Meade schools to stick with original COVID plan

As of Friday, there were 32 active COVID-19 cases in the Meade School District. That includes both students and staff. The Meade School Board will continue to follow its original COVID plan which determines when masks are required. Courtesy photo

STURGIS — The Meade School District will continue to evaluate the spread of COVID-19 through the district and modify status of individual schools as warranted, the school board affirmed Monday.

Superintendent Don Kirkegaard had suggested moving all schools to the orange phase — the second of three phases the district adopted earlier this year — because of substantial community spread of the coronavirus. Red is the most restrictive of the phases, orange is less restrictive and green is the least restrictive.

In the orange phase, masks are required when social distancing is not possible in an attempt to lessen the spread of the coronavirus. As of Friday, the Meade School District had 32 cases of COVID-19. Ten of those were at the elementary level, 14 at the middle school level and eight at Sturgis Brown High School.

Kirkegaard said that based on the amount of community spread in Meade County as well as the state of South Dakota that the district consider amending its plan and require masks in the green phase as well until the school board meeting in January.

“I can’t give you any guarantees that it is going to make a difference. I can’t say that we are going to have less transmission because we do or don’t have masks,” he said.

But Kirkegaard did point out that officials with the three largest medical providers in the state of South Dakota — Avera, Sanford and Monument Health — all encouraged the wearing of masks to lessen to spread of the coronavirus.

Hospitals throughout the state, including in the Black Hills, are being stretched to the limit because of the surge in serious COVID-19 cases. As of Sunday, South Dakota is closing in on nearly 20,000 active COVID cases with 550 people hospitalized.

Board member Holly Good made the motion and Charlie Wheeler made the second to require mask wearing in the green phase as well as orange.

Board member Tracy Konst said in doing that, the district would essentially be doing away with the green phase. Each category has criteria which when met or not met determines when a school moves in or out of that phase.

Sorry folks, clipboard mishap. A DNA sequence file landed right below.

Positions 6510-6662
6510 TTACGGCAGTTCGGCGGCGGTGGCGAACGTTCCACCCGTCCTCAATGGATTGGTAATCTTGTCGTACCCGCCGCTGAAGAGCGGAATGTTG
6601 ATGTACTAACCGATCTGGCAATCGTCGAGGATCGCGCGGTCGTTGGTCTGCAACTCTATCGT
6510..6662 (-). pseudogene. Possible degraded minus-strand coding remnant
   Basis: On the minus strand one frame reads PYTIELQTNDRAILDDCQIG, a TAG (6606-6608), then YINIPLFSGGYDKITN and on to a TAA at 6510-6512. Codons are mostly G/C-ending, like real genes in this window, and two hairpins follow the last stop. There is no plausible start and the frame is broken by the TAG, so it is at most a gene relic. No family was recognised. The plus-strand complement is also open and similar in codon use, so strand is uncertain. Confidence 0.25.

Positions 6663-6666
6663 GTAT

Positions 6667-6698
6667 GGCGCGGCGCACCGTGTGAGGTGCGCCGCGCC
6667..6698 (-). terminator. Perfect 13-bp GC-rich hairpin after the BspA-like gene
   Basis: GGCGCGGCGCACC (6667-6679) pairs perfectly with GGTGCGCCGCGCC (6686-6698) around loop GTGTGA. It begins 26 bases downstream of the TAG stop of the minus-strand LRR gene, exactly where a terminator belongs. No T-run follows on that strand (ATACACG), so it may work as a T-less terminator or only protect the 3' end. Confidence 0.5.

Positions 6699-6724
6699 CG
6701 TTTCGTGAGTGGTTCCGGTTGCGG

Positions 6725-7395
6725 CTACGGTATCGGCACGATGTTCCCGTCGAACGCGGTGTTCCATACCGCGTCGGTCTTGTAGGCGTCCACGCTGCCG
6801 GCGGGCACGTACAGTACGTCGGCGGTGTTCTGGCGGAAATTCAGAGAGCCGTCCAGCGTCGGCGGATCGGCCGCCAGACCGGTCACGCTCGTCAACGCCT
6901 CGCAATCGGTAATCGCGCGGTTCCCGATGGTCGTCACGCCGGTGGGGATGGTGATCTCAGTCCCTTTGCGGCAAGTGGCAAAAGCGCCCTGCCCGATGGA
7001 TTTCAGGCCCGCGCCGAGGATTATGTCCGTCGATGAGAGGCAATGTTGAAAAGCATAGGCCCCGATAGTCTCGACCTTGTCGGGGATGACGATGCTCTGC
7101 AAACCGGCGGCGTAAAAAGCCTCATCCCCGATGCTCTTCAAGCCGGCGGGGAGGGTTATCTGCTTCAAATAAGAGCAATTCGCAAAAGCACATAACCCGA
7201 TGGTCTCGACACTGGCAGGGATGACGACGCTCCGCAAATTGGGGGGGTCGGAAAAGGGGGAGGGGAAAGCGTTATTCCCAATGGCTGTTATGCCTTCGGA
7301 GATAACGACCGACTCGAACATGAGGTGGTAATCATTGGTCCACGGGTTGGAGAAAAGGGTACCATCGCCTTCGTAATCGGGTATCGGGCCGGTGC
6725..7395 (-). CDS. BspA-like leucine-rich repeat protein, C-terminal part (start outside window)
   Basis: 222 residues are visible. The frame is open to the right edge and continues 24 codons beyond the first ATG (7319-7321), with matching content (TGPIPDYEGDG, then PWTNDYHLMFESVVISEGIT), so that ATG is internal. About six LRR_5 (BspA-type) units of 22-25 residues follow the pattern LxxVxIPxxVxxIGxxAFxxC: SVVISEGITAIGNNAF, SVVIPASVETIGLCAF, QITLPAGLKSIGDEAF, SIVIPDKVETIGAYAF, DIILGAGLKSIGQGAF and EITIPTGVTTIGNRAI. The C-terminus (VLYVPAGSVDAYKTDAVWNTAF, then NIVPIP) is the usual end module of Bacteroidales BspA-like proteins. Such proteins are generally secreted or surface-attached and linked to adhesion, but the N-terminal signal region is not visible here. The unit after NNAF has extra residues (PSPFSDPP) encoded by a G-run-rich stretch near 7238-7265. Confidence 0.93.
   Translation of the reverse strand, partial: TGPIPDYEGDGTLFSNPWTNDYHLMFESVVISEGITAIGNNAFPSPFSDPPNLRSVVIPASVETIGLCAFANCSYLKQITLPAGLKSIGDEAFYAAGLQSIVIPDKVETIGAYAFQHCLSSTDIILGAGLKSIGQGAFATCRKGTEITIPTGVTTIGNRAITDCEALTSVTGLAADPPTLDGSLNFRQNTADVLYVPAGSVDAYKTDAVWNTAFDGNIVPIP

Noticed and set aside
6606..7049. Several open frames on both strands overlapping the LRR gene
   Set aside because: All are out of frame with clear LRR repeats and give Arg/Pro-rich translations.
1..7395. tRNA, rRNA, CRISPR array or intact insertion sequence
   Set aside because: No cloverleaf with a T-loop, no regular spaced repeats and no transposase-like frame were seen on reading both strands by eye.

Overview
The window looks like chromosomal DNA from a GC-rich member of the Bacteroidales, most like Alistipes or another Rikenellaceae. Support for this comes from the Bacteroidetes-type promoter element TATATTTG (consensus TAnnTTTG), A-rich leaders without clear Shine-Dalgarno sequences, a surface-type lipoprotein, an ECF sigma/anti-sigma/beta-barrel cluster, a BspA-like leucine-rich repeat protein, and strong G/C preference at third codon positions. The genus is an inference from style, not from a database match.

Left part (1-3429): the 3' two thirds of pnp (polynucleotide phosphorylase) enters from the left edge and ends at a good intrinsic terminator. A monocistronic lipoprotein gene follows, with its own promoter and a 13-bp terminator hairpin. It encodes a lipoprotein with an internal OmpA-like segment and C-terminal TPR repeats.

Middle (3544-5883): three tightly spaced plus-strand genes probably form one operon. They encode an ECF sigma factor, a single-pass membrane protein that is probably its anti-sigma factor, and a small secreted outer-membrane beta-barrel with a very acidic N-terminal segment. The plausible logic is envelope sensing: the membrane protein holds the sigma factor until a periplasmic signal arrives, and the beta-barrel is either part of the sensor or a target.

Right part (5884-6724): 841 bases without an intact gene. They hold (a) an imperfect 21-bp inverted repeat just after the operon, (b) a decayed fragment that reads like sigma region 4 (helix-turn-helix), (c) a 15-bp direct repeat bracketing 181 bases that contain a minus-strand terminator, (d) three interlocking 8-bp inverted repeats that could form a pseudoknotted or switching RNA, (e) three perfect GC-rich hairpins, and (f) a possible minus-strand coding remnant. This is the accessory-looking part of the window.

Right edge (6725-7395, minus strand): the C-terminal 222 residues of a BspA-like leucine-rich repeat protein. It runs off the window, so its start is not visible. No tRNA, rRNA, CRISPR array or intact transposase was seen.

“It gives us a guide for where we are going with the students,” Konst said.

And in reviewing the current number of cases against the criteria the school board adopted in August, all schools should actually be in the green category.

Konst said many of the schools are in orange because of the two-week waiting period after someone tests positive for COVID-19.

“Really, I feel that the plan we put together must be working because we are mostly in green. We went up to orange, but we have come back to green,” he said. “My recommendation is just to stay with the plan.”

Board member Darrell Vig told board members that in eight or 10 states there are lawsuits involving doctor’s offices suing government entities such as cities, counties and even the state because they believe mask wearing can cause bacterial pneumonia.

Vig asked the Meade School nurses if they have seen such a phenomena in this area.

Meade School Nurse Julie Dobler said she has not seen that in the Meade School District, but added that she believes people could do a better job at cleaning their cloth masks.

“I went to the elementary school the other day and some of them are pretty nasty,” she said of masks. “I’m a proponent of masks that are thrown away every day. That’s what I do.”

Dobler said that if the district was going to require mask wearing in all phases, then the district should look at giving students throw-away masks or make an effort to let parents know that their child’s mask needs to be cleaned on a regular basis.

The board voted down an attempt to require masks in the green phase with Konst, Cody Weber, Darrell Vig, J.D. Vig and John Nachtigall voting “no,” and Wheeler, Good, Lee Spring and board chairman Joe Uraniak voting “yes.”

Also at the Nov. 9 meeting, Meade School District Activities Director Todd Palmer discussed updated COVID-19 protocols for the activities department. The board decided to table the plan until the Dec. 14 board meeting and add it to the agenda as an action item.

You can find the activities plan at

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